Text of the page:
Ahead of one of the many screenings held at the historic Byrd Theatre as part of the 2017 Richmond International Film Festival. (Photo by Kevin Johnson)
Richmond played host to an ambitious bevy of films, as this year’s Richmond International Film Festival stormed theaters across the city, screening a variety of narrative films, documentaries, and shorts. This year's fest was more movie-packed than ever, and if you couldn’t make all of the showings (you’re only human, after all), here’s a recap of some of our favorite offerings from the cinematic weekend.
"Frances Tiafoe," directed by Kirk Fraser (2016)
This short documentary is just under ten minutes long, but has the depth of films three times its length, with its captivating story of rising tennis star Frances Tiafoe. Born to African immigrants in Maryland, the 19-year-old Tiafoe has been playing tennis from a young age along with his twin brother. This short expresses the inspiring underdog route Tiafoe has taken to become one of the country's best young pro players.
"Evil’s Evil Cousin," directed by Richard Hunter (2016)
Tarantino, watch your back. Writer and director Richard Hunter proves that religion and violence can be presented together powerfully through the short film, "Evil’s Evil Cousin." Heady topics — good vs. evil, morality, faith — are brought to the forefront when a pastor, while hosting a service, must confront evil face-to-face in the form of one of his parishioners. This short is hard to look away from; every minute there is something on screen to appreciate, be it the acting and cinematography, or the compelling script and comedy/drama balance.
"Death$ In a $mall Town," directed by Mark Jones (2016)
This short from Memphis-based filmmaker Mark Jones pairs a great concept with excellent directing, putting a whole new spin on a “political thriller”. A mayor of a small rural town reflects, in a speech to his constituents, on his successes in creating famous tourist attractions out of the deaths of local heroes. Flashback scenes flash in to show just how those deaths came to help the mayor. In a Q & A after the screening, Jones noted that the next step for this short would be adapting the story into a feature-length film, as Jones thinks “the story is so expansive, and there is room for this politician to grow out into higher seats of government, which would make for an exciting story.”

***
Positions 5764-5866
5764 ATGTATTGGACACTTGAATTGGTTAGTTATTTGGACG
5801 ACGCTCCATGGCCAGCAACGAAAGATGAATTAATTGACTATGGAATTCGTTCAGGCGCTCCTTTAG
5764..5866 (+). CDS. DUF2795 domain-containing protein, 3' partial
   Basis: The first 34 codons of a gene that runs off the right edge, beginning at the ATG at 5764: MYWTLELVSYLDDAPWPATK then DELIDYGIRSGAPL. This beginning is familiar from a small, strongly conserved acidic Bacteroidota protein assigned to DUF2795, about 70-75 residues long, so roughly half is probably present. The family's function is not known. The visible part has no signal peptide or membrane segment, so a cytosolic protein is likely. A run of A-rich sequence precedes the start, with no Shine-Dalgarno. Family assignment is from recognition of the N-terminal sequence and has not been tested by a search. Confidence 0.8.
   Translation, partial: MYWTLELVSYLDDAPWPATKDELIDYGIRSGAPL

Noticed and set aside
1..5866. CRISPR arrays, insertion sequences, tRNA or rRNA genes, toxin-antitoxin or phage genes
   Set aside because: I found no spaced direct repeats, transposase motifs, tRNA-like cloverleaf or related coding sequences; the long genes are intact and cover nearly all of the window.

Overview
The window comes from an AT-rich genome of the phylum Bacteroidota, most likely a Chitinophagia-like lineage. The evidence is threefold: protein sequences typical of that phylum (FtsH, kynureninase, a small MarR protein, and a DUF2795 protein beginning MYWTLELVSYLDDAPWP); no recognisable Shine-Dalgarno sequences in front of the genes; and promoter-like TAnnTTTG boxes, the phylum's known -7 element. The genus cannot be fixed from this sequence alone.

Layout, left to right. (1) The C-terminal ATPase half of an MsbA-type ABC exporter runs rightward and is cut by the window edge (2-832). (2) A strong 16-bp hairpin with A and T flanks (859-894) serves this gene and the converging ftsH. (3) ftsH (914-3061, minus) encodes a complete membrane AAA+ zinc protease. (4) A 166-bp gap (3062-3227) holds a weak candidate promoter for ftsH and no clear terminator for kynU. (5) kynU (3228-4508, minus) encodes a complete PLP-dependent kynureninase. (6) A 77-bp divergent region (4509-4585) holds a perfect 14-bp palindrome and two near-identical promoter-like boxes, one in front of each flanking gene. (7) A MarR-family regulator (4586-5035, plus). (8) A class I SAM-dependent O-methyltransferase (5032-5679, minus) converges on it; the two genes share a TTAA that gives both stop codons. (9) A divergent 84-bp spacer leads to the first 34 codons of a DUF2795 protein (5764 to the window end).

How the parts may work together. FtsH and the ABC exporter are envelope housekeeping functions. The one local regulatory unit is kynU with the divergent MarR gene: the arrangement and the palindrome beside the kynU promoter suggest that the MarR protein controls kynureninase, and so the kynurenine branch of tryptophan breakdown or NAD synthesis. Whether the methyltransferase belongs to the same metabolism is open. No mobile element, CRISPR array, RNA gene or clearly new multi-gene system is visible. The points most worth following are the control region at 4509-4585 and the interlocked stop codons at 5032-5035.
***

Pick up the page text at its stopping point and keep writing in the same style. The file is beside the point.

"Travis: The True Story of Travis Walton," directed by Jennifer Stein (2016)
Travis Walton, a lumberjack working in the forests of Arizona in November of 1975, disappeared from his work crew while chasing after what his crew described as a “40-foot hovering disk.” What happened next began a decades-long, contentious debate between UFO groups, scientists and investigators. This feature-length documentary will interest any skeptic or believer who appreciates a well-told, mysterious story. Director Jennifer Stein captures a straightforward, true-life realism, to the benefit of the out-of-the-ordinary subject matter.
"Liberty & Slavery: The Paradox of America’s Founding Fathers," directed by A. Troy Thomas (2016)
This 85-minute documentary is both educational and fascinating, teaching the history of American slavery in the time of the First Continental Congress while revealing our nation’s founders’ personal thoughts on the issue. Presenting the ideas of former presidents and lawmakers, this film is a strong insight into the minds — and flaws — of some of America’s most respected men, and how slavery and racism would come to shape this country.
See the full list of films, directors and musicians who won 2017 Richmond International Film Festival awards here.